Two regulations are often confused regarding the handling of travel expenses. On the one hand, there are the regulations of the Federal Travel Expenses Act (Bundesreisekostengesetz), which apply when travel is financed with federal subsidies (more information here). On the other hand, there is the possibility to deduct travel expenses for business purposes from taxes. Here, different rules apply in each case, different maximum rates that can be applied, etc.
The following is about: Travel expenses and tax deductibility.
Professional travel is always associated with additional costs. Self-employed artists and creatives who work in different locations must always take into account possible travel expenses. If the artist or creative bears the travel expenses himself/herself, he/she can claim them as a tax deduction, provided that they were incurred during an almost exclusively professional absence (Richtlinie R 9.4 zu § 9 EStG). Absence is defined as the absence from both the home and regular workplace(s). The following applies to self-employed persons: Travel expenses are listed in the tax return as business expenses.
Tax-deductible expenses include travel expenses, additional meal allowances, accommodation allowances, and incidental travel expenses.
Travel expenses include the expenses of round-trip travel and trips at the destination. The costs for the use of public transport (such as airplane, train, ship, and local transport) or a rental car can be claimed at the actual amount.
When using an individual’s personal car, the type of deduction depends on the share of business use.
If the vehicle is used for business purposes less than 50% of the time and thus qualifies as a necessary personal asset, there are two possible types of deduction. The travel expenses can either be determined based on a flat rate per kilometer (stipulated by the Federal Ministry of Finance) or using an individual rate for kilometer. The latter includes the total annual costs related to the vehicle and the professional mileage is established by means of credible evidence (e.g., a driver’s logbook). These options apply even if the artist or creative is not the owner of the vehicle.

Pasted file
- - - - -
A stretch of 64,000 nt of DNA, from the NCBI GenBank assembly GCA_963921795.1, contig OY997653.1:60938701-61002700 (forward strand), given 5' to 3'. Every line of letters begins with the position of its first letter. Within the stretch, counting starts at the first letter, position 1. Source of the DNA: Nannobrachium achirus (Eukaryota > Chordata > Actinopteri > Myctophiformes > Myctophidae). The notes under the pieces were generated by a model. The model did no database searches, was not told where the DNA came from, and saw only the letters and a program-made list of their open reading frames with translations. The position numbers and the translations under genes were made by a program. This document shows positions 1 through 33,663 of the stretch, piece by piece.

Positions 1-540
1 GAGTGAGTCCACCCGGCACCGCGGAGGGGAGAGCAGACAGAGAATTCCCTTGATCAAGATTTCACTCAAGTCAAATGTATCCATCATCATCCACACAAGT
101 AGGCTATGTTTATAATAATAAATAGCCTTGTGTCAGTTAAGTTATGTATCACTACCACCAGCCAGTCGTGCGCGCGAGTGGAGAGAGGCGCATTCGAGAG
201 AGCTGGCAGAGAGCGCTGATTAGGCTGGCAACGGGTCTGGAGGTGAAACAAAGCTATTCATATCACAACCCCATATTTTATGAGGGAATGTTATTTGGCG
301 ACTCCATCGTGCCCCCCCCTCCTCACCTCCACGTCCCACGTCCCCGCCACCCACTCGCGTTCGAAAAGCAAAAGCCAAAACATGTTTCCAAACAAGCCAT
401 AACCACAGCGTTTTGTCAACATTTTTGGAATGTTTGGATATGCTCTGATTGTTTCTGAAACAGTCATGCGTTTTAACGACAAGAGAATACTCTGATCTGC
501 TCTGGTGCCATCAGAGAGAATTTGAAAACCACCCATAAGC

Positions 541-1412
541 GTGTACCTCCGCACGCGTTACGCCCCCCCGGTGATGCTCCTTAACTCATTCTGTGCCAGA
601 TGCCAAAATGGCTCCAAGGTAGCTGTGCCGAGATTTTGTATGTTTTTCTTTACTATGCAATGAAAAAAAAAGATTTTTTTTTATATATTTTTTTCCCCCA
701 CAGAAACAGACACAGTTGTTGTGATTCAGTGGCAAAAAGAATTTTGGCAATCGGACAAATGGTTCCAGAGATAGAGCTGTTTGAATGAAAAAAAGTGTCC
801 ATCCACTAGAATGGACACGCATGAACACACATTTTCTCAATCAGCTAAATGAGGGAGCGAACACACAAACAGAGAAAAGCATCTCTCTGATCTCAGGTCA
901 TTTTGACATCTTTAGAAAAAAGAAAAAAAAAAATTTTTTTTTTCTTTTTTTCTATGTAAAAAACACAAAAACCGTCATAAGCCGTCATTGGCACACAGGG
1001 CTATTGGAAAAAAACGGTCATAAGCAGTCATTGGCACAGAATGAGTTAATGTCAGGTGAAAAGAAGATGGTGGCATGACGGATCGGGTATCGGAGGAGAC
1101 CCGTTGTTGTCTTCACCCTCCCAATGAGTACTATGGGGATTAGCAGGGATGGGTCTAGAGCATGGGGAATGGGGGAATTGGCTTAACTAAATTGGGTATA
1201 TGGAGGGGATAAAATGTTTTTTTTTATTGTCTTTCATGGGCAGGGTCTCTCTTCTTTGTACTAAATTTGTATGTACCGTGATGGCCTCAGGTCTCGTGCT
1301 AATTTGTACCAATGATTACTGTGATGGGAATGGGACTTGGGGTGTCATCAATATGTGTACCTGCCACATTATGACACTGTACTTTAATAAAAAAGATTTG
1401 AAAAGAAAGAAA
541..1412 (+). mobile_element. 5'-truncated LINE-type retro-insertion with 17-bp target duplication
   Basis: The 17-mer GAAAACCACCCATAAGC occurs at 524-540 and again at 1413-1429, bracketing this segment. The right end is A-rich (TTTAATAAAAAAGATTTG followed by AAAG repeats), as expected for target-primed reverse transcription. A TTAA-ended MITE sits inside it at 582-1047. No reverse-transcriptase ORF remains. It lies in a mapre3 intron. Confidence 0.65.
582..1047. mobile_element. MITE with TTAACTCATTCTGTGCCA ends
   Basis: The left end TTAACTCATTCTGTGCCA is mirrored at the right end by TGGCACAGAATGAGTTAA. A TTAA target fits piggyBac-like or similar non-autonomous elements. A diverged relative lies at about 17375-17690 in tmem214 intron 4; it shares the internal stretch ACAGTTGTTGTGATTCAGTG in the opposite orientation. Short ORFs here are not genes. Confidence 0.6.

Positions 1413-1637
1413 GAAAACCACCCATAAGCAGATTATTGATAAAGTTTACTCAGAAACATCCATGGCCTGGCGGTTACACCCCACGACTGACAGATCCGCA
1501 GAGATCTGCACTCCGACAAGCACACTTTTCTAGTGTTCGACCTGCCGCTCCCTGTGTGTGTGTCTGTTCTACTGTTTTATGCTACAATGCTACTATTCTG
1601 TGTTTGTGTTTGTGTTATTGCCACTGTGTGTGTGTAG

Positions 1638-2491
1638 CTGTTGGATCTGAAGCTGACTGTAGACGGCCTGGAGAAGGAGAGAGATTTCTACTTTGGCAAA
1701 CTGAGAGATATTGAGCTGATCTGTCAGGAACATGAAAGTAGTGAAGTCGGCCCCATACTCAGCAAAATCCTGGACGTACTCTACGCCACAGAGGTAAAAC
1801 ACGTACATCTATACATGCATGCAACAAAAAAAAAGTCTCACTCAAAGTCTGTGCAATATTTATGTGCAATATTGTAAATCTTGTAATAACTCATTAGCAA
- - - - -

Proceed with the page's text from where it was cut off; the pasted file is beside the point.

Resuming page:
Other regulations apply if the vehicle is used for business purposes more than 50% of the time and the artist or creative owns it, as it is then considered a so-called necessary business asset. All expenses related to the vehicle are recorded as business expenses, thus reducing the overall profit when determining taxable income. The personal, non-tax deductible share of use increases the profit and can be determined in two ways: Either the total annual costs related to the vehicle are determined and the actual amount of personal use is then reported based on a logbook, or one can apply the so-called 1% rule, in which the share of personal use is calculated at a fixed rate of 1% per month of the gross list price of the vehicle.
Additional meal allowances
Trips usually result in spending more on food and drink. These additional expenses can be claimed for tax purposes based on the fixed allowances stipulated by the Einkommensteuergesetz (English: Income Tax Act; § 4 Abs. 5 Satz 1 Nr. 5 EStG- only available in German). Applying these standard rates is mandatory; the costs that are actually incurred are not deductible. The per diem amount depends both on the duration of the trip (days and hours) and the country or countries to be visited.